About a year ago, I wrote about some of the pains that come with relentlessly cheering for mediocrity. At that time, the San Diego Padres were on their way to finishing their season 77-85. Those that call themselves baseball fans can understand this year’s disappointment.
In 2015, life was injected into the team. The owners, in a spat of brilliance, hired the upstart AJ Preller as the team’s general manager, who did not waste too much time signing some of the biggest names in baseball: Matt Kemp, Justin Upton, James Shields, Derek Norris, and Craig Kimbrel, just to name a few.
Along with many other San Diegans, I found myself falling into the annual trap. “This is going to be the year… this is a kind of team we haven’t seen for over a decade… how will we manage all of this talent?!”
Then, the season began.
In the first two months of play, the Padres posted an unimpressive 25-27 record, ultimately leading to the release of manager Bud Black a couple of weeks later. Pat Murphy was called up from minor league coaching to manage the floundering Padres, and he wasn’t able to do much better.
Currently, the Padres sit in third place with a record of 66-73. No playoffs this year.
I should have known better, but once again, I learned the hard way. In San Diego, you cannot expect to contend for a championship until you win a championship.
I could babble on and on about what went wrong. That we sit in the bottom half in most batting categories. That the team earned run average dropped from 4th in the league to 16th. That we seem to commit the worst errors at the worst times.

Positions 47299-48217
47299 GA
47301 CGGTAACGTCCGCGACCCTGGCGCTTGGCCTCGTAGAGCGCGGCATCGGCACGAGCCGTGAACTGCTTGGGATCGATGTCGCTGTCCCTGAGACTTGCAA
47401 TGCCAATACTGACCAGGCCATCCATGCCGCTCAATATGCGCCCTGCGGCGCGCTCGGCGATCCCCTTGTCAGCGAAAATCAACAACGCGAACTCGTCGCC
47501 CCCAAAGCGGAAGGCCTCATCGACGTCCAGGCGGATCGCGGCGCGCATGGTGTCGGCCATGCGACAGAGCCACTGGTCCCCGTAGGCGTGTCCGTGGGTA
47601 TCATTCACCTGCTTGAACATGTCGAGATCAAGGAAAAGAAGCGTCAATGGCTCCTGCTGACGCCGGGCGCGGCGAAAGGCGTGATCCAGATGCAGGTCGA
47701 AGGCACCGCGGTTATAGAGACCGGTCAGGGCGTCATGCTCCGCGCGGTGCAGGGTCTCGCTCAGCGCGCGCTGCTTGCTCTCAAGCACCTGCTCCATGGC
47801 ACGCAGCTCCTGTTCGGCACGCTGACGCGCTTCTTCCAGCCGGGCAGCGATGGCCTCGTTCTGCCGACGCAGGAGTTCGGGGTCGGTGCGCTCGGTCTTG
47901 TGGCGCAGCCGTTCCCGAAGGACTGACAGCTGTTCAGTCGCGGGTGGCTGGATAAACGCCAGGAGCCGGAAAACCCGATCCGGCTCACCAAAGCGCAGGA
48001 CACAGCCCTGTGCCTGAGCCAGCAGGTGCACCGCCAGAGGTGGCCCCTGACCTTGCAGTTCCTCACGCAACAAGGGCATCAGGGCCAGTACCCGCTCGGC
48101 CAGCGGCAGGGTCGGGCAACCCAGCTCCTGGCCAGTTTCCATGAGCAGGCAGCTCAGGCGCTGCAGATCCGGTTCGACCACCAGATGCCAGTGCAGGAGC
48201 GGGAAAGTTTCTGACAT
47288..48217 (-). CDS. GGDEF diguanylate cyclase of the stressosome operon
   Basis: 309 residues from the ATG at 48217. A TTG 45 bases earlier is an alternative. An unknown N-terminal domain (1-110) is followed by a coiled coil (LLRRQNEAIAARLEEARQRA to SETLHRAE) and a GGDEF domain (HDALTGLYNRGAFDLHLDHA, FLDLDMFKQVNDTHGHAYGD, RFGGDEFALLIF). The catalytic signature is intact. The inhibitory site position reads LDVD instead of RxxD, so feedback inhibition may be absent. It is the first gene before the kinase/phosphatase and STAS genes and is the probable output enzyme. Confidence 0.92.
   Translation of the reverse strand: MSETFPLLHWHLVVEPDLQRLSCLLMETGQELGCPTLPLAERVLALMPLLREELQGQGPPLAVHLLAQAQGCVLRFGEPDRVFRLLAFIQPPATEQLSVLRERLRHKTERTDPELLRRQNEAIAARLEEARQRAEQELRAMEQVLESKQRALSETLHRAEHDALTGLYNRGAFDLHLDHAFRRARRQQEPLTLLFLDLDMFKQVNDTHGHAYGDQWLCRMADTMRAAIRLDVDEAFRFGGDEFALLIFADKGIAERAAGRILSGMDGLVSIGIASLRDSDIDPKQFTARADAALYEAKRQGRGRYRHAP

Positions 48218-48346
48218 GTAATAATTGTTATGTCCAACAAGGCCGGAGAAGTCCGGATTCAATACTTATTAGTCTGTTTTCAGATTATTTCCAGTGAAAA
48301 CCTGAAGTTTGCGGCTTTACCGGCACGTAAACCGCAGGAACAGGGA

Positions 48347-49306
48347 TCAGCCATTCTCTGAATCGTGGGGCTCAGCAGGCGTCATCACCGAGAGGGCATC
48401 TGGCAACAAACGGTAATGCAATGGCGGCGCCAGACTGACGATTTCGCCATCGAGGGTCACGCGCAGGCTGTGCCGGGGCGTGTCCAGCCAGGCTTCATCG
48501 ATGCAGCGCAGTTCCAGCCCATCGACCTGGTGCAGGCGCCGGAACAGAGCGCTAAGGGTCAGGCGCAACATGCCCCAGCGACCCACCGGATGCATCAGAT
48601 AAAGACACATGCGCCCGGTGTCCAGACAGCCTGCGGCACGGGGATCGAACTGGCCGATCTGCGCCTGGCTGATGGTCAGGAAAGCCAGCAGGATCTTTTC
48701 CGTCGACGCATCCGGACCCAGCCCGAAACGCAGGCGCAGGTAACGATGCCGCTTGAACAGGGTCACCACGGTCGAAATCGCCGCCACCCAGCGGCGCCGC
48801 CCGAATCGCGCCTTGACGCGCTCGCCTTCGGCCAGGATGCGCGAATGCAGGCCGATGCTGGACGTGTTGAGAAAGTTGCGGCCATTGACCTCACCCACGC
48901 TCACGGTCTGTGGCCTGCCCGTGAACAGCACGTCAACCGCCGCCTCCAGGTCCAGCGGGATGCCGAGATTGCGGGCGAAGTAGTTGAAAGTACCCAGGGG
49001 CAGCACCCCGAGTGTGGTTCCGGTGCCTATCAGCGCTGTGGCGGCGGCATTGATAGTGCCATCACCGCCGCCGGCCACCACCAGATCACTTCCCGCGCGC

But I won’t. I need to resign myself to the San Diego standard: routine disappointment.
Please don’t read into this with the impression that I do not believe in my teams. I’m as optimistic as the next guy, but seriously? How was this even possible?
I might need to shift my mindset. After all, San Diego hasn’t brought home any hardware. Perhaps it’s foolish to expect something like that if it has never been achieved in the first place.
Take the Chicago Cubs. They’ve won the trophy twice, only, both occurrences were over a hundred years ago. These days, they face a similar reality: routine disappointment. But, at least they’ve won, and it’s something they can always fall back on; their disappointment is limited.
It therefore may be unrealistic to set such tall expectations when the World Series has never been conquered by my pitiful Padres.
The towel has been thrown in on yet another season for Padres fans, and just in time for the start of Chargers football.
To my fellow San Diegans: proceed with cautious optimism. After all, these Bolts might not be around much longer.